Pretty much all the time. So what do we mean by information accessibility, or information inaccessibility. In the space that we are kind of playing in here on Upside, information is not constant, transparent, or easy to come by. That’s information for the entrepreneurs, it’s information for the VCs, it’s information for us when we’re trying to get guests on, its information for the guests when we’re trying to recruit them to come on the show. There is just so much information ambiguity in this space. And I think that means there’s a ton of opportunity. But I’d love to take a little time to walk through some of the places we find that there is a information gap between parties on either side of the table.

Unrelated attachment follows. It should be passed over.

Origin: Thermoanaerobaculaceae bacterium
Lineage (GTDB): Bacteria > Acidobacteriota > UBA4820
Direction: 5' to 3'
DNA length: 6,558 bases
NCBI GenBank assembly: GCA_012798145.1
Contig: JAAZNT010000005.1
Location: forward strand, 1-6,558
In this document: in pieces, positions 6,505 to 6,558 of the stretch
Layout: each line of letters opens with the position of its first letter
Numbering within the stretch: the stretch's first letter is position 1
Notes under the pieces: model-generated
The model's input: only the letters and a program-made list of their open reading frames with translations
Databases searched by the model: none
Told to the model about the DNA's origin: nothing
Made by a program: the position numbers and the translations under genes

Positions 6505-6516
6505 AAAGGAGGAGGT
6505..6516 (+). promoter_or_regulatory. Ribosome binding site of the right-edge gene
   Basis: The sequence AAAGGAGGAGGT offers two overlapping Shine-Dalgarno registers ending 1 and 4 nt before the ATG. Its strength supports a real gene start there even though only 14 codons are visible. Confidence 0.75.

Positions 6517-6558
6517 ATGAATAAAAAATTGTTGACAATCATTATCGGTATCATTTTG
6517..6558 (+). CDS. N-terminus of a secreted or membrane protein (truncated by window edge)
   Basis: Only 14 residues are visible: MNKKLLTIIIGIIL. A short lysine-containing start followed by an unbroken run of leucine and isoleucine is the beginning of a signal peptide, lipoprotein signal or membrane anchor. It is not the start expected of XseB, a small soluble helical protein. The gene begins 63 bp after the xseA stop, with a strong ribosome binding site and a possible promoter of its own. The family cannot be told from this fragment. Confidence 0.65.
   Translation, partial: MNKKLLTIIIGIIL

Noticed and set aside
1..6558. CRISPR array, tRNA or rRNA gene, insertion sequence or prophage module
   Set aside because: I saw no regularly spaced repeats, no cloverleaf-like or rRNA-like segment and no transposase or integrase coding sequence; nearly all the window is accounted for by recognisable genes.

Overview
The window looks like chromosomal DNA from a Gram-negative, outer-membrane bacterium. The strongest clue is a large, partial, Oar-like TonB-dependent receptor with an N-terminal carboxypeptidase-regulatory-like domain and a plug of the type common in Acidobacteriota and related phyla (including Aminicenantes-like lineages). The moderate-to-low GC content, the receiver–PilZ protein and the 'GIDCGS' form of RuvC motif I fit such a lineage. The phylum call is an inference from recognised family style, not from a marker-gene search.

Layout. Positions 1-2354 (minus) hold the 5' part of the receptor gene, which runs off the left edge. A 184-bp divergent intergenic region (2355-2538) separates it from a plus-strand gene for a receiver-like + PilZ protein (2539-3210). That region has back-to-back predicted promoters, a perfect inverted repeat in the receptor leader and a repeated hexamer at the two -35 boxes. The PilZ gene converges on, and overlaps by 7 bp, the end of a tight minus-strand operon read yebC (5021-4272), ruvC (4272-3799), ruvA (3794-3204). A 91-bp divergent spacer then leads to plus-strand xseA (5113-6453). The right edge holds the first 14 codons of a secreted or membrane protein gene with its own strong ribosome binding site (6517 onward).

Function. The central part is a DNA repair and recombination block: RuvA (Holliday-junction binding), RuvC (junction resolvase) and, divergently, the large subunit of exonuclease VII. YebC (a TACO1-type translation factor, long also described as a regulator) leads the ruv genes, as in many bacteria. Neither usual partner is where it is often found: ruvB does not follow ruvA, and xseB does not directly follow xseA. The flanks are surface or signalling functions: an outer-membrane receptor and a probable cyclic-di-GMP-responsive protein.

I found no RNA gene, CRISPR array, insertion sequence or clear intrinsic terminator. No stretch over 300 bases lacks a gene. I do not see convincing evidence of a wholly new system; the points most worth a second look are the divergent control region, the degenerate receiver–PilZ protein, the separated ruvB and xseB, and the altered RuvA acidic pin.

Jay Clouse 12:17
And now for a segment called, “Jay and Eric complain about where they can’t find information.”
Eric Hornung 12:22
Jay Clouse 12:26
It is difficult. It is difficult to find funding information on our typical gas, which is a pre-series a company. A lot of times, you know, we go to Crunchbase because it’s… I mean, frankly, we shouldn’t rag on Crunchbase because it’s the best place that we can go.
Eric Hornung 12:40
We could go to PitchBook, but I don’t have 20k lying around.
Jay Clouse 12:43
That’s what I’m saying. Best place we can go, I should say, putting an emphasis on us in this moment in time where we don’t have a PitchBook subscription. And…
Eric Hornung 12:53
Hey PitchBook, if you’re listening, we will take a free subscription. We’re very into that.
Jay Clouse 12:58